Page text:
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CRYPTOMARKET

Where Are the Real Estate Blockchain Success Stories?

  • by Alexander S. Blum
  • February 23, 2018
  • 0

From the earliest days of the emergence of blockchain technology, core technolo-gists, business people, and media sources have always agreed on the obvious oppor-tunity in extending blockchain technology to real estate markets. Blockchain-based real estate transactions could drastically simplify issues around payment transfers, tracking ownership, securing international deals, and offering more granular access to real estate investment for all strata of society. A host of blockchain-based real es-tate companies have emerged, including Real, Realisto, Ubitquity, Propy, and RealBlocks. Despite this, like most blockchain applications, actual real estate trans-actions of any significance, have not yet emerged. Here are some reasons why:

1. ECOSYSTEM NASCENCE
Core blockchain infrastructure has still not reached production-level quality. Plat-forms like Ethereum, EOS, and Stellar are hard at work building out modular, enter-prise-grade technolo
gies, but work remains. Because of the immutability of a block-chain, the consequences of a software bug can be quite great. As a result, launching technology with any type of complexity requires a high level of security testing, de-laying releases. These platforms need to develop systems for modifying code with live products already being used at scale.

2. SETTLEMENTS AT SCALE
Anyone who has tried to buy cryptocurrency knows that price volatility offers compli-cations for companies trying to transact in large quantities. If a real estate company is going to manage payments for assets made in cryptocurrencies, they risk exposure to major price swings. Significant purchases are, in themselves, likely to affect the price of a token. Companies offering investment vehicles for institutions, like Gray-scale’s Bitcoin Investment Trust, may offer a solution here. Like all things blockchain, the solutions to scalability issues continue to be a moving target as the whole indus-try develops.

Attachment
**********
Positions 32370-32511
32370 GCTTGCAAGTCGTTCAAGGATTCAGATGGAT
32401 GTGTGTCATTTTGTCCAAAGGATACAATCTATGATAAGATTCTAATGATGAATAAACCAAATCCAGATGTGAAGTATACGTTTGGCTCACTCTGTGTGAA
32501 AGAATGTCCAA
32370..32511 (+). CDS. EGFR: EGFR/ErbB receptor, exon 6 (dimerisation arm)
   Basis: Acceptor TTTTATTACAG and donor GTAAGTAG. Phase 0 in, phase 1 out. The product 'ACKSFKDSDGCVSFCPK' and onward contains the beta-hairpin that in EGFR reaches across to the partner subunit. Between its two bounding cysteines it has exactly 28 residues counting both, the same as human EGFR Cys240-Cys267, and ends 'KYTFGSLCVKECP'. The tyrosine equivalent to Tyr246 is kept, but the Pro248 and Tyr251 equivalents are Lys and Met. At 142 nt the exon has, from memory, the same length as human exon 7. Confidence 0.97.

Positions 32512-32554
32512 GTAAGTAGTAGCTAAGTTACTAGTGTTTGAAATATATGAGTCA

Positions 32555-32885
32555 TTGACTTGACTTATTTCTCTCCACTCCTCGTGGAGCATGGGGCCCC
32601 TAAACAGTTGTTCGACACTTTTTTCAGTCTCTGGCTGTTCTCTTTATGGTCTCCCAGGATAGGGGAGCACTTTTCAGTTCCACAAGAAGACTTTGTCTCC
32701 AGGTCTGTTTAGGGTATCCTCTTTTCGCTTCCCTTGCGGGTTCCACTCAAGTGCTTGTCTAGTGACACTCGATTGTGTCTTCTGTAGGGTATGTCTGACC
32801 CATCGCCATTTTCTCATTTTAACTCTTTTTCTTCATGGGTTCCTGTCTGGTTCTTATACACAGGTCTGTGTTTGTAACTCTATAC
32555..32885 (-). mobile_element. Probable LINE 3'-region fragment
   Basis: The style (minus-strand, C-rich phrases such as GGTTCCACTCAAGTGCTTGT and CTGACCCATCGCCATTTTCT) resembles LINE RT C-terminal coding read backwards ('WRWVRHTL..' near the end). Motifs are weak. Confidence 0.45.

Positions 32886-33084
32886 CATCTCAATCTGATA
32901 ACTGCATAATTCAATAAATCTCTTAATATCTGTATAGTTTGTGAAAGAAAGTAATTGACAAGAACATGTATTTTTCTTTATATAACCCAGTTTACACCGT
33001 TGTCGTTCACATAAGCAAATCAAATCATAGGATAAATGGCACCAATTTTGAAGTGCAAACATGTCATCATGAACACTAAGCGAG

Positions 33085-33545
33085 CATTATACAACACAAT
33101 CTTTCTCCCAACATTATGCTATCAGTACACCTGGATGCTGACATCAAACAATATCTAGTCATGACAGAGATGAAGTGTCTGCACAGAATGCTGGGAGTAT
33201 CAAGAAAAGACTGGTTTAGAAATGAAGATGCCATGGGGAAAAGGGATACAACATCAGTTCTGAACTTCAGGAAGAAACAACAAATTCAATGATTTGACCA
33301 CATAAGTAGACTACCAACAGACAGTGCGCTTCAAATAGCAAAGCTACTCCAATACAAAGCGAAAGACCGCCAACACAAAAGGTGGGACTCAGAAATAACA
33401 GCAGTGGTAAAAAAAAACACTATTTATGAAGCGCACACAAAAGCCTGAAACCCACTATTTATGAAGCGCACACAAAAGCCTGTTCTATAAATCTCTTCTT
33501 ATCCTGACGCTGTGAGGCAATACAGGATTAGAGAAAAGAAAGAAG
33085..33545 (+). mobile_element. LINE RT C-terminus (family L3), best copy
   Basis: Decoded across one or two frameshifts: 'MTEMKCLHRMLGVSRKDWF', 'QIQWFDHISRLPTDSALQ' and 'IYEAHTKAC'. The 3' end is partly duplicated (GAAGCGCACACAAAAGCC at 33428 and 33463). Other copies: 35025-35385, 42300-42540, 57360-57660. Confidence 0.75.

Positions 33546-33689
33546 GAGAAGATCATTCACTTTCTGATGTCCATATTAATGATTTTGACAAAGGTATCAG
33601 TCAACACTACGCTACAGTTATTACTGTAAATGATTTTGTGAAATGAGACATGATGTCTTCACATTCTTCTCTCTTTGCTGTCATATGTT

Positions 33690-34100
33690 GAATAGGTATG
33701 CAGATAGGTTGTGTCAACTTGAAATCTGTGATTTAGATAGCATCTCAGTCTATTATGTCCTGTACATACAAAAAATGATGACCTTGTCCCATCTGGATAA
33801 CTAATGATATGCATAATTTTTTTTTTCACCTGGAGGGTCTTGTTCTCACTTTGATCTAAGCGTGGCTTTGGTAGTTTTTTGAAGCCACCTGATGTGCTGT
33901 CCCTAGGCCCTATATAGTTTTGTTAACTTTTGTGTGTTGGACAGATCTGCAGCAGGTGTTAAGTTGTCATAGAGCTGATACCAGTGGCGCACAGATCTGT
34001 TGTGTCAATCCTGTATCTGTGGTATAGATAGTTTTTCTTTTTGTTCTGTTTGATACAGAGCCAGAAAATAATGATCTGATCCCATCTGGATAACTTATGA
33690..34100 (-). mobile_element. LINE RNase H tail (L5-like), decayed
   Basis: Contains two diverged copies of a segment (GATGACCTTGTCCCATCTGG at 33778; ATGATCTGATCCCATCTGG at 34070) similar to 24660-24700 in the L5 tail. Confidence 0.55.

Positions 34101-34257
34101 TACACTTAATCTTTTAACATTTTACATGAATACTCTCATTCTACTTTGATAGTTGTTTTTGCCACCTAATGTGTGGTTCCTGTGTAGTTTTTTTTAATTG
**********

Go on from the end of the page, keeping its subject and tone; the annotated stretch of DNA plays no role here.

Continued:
3. REGULATORY CHALLENGES
Though, on a technical level, a smart contract real estate transaction can occur quite easily today, navigating issues around AML/KYC, investor accreditation, and interna-tional and local law around the purchase and sale of real estate investments still lags. Real estate companies working to offer high-quality services that abide by the strictest letter of the law, still get mired down in the legal realities of our society. Be-cause of the structural features of bitcoin, verifying the sources of funding and their legitimacy becomes a major priority for any group that seeks to build a stable busi-ness in this market.

In a blockchain world with few precedents, real estate blockchain startups sit at the nexus of the old and new world financial systems. Each step along the way, a com-pany must navigate this tension. The organizations that solve these challenges will surely thrive.

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Alexander S. Blum is the Managing Partner of Block Collective (blockcollective.io), a blockchain consultancy and foundry. He studied at Tufts University, Arizona State University, and MIT. After completing his undergraduate degree, he joined the Peace Corps as an Economic Development Consultant, living with an indigenous tribe in Western Panama and without phone or internet service. Following his service, he started an international telecommunications social enterprise, designing and deploying wireless cellular infrastructure to unconnected, rural areas in Latin America, delivering service to over 50,000 people. For the past five years, Alexander and his team have been consulting on blockchain projects for Venture Capital groups, Fortune 500 businesses, and start-ups, providing “full-stack” consulting services. Past clients include Sweetbridge, Science Inc., and RealBlocks. He can be reached at ablum@blockcollective.io.